Will the Facebook safety centre be effective in Nigeria?

January 12, 2017
2 min read
Mark Zuckerberg

Facebook is taking significant steps to ensure the safety of its users. A few years ago, they launched "Facebook safety check", that allows people in areas of crisis or disaster to assure their loved ones that they are safe. Early in 2016, Facebook also hosted a women safety round-table discussion in Kenya in a bid to ensure that women feel safe when they use the platform.

Recently, Facebook partnered with the International Centre for Leadership Development Nigeria (ICLDNG), to provide free internet safety resources and tools through its safety centre intended to allow users enjoy safer user experience on the platform.

With increasing concerns on internet safety, the safety centre is a commendable initiative by Facebook. In a survey, statistics from the Bureau of Justice Statistics, US Department of Health and Human Services, Cyberbullying Research Center revealed that 84.2% of people reported cyberbullying on Facebook in 2016. Cyberbullying can result in many damaging consequences, especially in adolescents and teens. It can lead to anxiety, depression, and even suicide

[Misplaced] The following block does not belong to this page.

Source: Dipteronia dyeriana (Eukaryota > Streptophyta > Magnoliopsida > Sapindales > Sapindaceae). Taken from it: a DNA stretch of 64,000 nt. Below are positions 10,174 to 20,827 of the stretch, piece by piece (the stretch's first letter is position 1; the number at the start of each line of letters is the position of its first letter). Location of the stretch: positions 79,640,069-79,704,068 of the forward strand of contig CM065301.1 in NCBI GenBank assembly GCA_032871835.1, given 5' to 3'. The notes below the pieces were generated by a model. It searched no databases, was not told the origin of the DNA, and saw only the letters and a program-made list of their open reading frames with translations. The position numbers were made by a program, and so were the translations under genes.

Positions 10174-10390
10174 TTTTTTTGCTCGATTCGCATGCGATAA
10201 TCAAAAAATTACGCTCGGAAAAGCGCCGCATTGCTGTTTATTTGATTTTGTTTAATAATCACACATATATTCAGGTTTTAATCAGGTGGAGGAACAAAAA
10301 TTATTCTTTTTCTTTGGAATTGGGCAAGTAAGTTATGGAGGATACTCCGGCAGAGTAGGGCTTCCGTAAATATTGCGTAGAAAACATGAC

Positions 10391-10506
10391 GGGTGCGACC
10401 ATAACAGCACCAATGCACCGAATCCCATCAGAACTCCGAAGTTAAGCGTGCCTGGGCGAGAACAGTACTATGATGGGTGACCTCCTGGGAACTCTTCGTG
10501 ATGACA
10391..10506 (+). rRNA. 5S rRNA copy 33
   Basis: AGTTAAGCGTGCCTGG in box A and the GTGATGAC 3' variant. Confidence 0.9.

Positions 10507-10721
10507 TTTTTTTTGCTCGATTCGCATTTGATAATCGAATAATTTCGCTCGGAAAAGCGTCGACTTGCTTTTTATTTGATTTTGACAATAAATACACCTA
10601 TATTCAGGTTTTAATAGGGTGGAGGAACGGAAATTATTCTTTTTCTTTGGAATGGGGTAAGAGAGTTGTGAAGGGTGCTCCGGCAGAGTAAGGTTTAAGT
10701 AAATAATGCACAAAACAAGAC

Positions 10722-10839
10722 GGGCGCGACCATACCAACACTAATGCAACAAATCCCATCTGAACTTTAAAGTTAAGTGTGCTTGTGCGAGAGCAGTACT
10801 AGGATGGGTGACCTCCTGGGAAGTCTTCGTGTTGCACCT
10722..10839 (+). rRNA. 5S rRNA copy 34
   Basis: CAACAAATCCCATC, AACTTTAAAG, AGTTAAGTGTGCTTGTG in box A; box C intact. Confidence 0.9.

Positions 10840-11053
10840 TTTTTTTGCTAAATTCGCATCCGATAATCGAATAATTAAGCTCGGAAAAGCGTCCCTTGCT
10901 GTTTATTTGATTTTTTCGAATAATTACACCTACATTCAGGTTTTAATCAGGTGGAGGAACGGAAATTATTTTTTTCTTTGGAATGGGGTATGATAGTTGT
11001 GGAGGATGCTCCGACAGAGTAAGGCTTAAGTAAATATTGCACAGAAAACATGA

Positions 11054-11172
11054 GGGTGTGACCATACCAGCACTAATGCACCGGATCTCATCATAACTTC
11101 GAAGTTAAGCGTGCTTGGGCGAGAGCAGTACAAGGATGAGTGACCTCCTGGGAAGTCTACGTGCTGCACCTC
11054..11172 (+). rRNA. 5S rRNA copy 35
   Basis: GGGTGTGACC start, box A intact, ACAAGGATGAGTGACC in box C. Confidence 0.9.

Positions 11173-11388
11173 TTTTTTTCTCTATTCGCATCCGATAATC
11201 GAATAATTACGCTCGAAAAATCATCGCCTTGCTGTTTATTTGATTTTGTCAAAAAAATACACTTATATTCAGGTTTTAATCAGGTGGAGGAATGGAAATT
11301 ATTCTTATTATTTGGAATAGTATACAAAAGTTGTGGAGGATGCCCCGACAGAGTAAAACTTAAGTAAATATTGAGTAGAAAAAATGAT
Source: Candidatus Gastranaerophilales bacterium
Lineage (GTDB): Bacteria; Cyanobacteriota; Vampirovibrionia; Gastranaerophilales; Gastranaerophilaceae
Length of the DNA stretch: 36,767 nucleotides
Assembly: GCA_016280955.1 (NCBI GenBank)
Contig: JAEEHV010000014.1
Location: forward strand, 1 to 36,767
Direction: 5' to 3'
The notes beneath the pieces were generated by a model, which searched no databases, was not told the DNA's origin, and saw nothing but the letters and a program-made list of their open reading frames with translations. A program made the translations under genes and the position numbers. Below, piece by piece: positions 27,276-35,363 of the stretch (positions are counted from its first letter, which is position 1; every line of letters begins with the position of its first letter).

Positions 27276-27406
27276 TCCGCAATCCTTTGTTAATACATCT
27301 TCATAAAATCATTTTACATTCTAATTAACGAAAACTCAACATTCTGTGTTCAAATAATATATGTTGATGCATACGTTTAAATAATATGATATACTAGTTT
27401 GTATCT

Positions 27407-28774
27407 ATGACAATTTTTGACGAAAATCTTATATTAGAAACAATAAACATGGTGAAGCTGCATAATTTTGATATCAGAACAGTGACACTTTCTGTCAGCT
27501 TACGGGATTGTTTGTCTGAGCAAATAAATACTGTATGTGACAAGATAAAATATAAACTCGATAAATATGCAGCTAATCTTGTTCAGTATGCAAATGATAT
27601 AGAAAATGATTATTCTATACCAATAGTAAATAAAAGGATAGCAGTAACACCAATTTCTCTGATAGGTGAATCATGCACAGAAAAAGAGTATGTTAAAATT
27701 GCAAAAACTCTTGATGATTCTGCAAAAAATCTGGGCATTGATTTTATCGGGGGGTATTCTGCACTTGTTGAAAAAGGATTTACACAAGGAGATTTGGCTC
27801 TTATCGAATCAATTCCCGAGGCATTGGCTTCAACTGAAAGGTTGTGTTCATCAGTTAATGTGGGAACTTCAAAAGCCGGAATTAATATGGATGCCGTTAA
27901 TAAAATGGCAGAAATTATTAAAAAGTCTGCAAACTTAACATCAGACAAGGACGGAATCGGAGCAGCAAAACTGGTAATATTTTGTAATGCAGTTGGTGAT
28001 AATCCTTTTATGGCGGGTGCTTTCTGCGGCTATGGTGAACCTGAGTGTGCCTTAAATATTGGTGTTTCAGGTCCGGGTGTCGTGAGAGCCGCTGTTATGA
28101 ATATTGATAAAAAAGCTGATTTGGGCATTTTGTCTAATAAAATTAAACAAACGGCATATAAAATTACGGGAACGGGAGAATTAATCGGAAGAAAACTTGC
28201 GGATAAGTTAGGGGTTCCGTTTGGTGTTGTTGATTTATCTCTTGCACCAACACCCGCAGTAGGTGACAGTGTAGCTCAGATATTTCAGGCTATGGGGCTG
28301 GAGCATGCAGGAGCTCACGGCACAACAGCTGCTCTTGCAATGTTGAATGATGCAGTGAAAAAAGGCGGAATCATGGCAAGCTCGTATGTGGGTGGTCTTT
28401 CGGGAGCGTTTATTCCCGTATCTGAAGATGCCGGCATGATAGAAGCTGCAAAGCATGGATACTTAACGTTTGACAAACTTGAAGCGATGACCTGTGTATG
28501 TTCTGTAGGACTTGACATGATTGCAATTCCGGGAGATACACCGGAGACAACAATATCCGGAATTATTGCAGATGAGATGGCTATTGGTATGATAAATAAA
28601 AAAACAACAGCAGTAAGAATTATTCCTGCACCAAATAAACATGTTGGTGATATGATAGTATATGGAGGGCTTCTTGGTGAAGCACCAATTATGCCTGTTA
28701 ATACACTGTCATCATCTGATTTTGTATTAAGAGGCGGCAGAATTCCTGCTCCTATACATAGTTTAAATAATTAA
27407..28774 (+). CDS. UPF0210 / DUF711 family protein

Facebook safety centre offers numerous tools and resources that are designed to allow safe and secure information sharing on the Facebook platform. It also features a Bullying Prevention Hub which intends to educate parent, educators and teens on ways to prevent bullying on  Facebook. Parents also get parenting tips that should help them improve their children’s experience on the parents’ portal. This safety centre can be accessed on mobile devices and also include videos on different topics


Now there is no doubt that facebook has the safety of their users at heart and they have made laudable efforts to ensure users have a safer Facebook experience. However, one can question the effectiveness of some of these approaches. Can the Facebook safety centre achieve its intended purpose in Nigeria? Some issues that should be put into consideration include;

  • Will Nigerians find safety centre worthwhile considering the issue of limited data that continue to plague us?
  • Will Nigerian parents be willing to look up to Facebook centre for parenting advice?
  • Can Facebook convince people to react differently to safety concerns through the information on the centre?

Unless there is a clear plan on how to convince Nigerians to use the safety centre, then it is likely going to be unproductive in the end.

Writer. Interested in EdTech and tech careers
Writer. Interested in EdTech and tech careers
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Writer. Interested in EdTech and tech careers

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